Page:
In 2010, I was a senior manager of marketing research for PepsiCo, working on the brand marketing initiatives for our SunChips brand. In my position, I got invited to a lot of conferences, most of which I couldn’t attend. But on a whim, I chose to attend the Future of Persuasion conference, mostly because it had a cool name.
I’ll be honest: I wasn’t expecting much. However, within the first forty minutes of the keynote speech, I realized that every aspect of marketing and marketing research was going to fundamentally change within the next ten years.
The keynote speaker said that the world is in a state of VUCA: Volatile, Uncertain, Complex, and Ambiguous. Technologies are scaling faster than ever, he told us, so we’re going to have to adapt quickly, which creates a VUCA world.
People would soon be creating content with their smartphones at exponential rates. In this new world of consumer control, we would be inundated with thousands (yes, thousands) of marketing messages every day.
Keep in mind, this was 2010. Digital was still in the process of becoming ubiquitous, allowing people to create and access content across all devices, including cell phones, televisions, computers, tablets, and very soon, watches.
Marketers from any company in the world were now able to reach the same consumer on multiple platforms daily. Marketing was scalable at a global level for any brand, and it was only a matter of time before people would adapt to this new marketing onslaught.
The broader discussion at the conference focused specifically on marketing, all aimed toward answering this question: How will marketing adapt to this changing world?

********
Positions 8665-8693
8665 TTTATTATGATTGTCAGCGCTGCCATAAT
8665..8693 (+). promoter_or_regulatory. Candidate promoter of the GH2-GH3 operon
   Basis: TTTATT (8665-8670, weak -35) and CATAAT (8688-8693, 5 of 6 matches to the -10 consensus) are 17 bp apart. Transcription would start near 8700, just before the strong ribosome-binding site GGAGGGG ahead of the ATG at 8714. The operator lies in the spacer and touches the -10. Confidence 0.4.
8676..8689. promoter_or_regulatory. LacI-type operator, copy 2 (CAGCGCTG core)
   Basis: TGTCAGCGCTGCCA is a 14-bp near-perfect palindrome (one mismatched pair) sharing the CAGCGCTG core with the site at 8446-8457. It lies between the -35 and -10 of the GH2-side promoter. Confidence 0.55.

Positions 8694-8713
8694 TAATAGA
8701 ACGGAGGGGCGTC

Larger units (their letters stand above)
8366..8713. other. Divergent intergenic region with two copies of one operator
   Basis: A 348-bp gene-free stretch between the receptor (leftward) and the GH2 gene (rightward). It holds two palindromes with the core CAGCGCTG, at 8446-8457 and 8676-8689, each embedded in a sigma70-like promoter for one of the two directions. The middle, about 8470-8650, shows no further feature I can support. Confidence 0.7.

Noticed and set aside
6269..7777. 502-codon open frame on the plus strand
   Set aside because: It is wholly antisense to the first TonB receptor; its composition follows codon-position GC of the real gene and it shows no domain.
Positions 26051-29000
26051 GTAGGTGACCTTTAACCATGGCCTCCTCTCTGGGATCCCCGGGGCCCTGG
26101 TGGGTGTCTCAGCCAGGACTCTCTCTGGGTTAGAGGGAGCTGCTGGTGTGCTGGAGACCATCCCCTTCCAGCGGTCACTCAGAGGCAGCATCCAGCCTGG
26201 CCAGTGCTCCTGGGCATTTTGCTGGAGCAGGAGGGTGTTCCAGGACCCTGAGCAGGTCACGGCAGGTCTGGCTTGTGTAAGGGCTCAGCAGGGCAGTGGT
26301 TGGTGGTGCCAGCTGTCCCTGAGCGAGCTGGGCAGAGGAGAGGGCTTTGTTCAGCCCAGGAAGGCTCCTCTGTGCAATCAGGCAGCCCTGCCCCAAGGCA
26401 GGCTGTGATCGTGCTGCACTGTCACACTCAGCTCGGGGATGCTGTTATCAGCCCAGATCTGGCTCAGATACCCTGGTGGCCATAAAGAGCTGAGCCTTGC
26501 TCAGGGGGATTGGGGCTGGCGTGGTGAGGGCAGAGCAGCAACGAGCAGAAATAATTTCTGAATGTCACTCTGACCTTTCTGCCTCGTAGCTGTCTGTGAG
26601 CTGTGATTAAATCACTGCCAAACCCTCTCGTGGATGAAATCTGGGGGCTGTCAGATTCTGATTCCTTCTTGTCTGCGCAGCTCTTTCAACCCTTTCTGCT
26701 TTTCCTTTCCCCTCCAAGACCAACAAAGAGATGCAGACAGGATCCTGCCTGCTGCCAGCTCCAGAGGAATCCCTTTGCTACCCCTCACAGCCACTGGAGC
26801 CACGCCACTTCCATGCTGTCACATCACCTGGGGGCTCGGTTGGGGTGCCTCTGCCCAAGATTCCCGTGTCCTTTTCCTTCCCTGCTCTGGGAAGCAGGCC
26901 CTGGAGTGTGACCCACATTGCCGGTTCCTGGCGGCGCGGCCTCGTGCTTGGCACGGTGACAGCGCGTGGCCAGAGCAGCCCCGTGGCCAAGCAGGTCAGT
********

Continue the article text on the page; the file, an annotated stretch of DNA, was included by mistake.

The keynote speaker offered an idea that transformed my perception of marketing and marketing research forever:
“As marketers, we have to understand how to hack the most advanced filtering system ever created: the human mind. Because of the impending marketing onslaught, people will nonconsciously filter out the vast majority of advertising. Technology could help you get through these ever-evolving filters, but it’s clear now that it will be challenging.”
Marketing in Saturated World
To find the answers to how we can thrive in a VUCA world, the speaker dived into the area of behavioral science—more specifically, the psychology of persuasion.
Over the course of the presentation, two particular concepts stood out to me:
We make a staggering number of decisions on a daily basis.
In the course of making (or not making) those decisions, we process an equally shocking number of marketing messages.
Let’s take a deeper look into these two modern-day realities.
First, our brains are now tasked with making more than 35,000 decisions per day. As a result, the vast majority of our decisions must be made at the nonconscious level.
Our nonconscious minds are constantly processing everything happening in our environment, and it adds up to be about a novel’s worth of information every hour.
Second, we’re now constantly bombarded with persuasive messaging and marketing. These messages come at us from every platform we access and read.
We’re exposed to thousands of marketing messages each day, each one trying to influence the thousands of decisions we need to make.
As much as it pains me to say, we simply cannot take the time to conduct a pros-and-cons list for every one of our 35,000 daily decisions. If we tried to do that, we wouldn’t even make it through breakfast before we wanted to jump out a window.
In a VUCA world, marketers are now facing two harsh truths:
There is a lot of nonconscious noise in consumers’ minds.
It’s only going to get harder to break through that noise.
Why is VUCA Happening?
The world is becoming more VUCA because as we become more connected to our devices, our information platforms will continue expanding rapidly.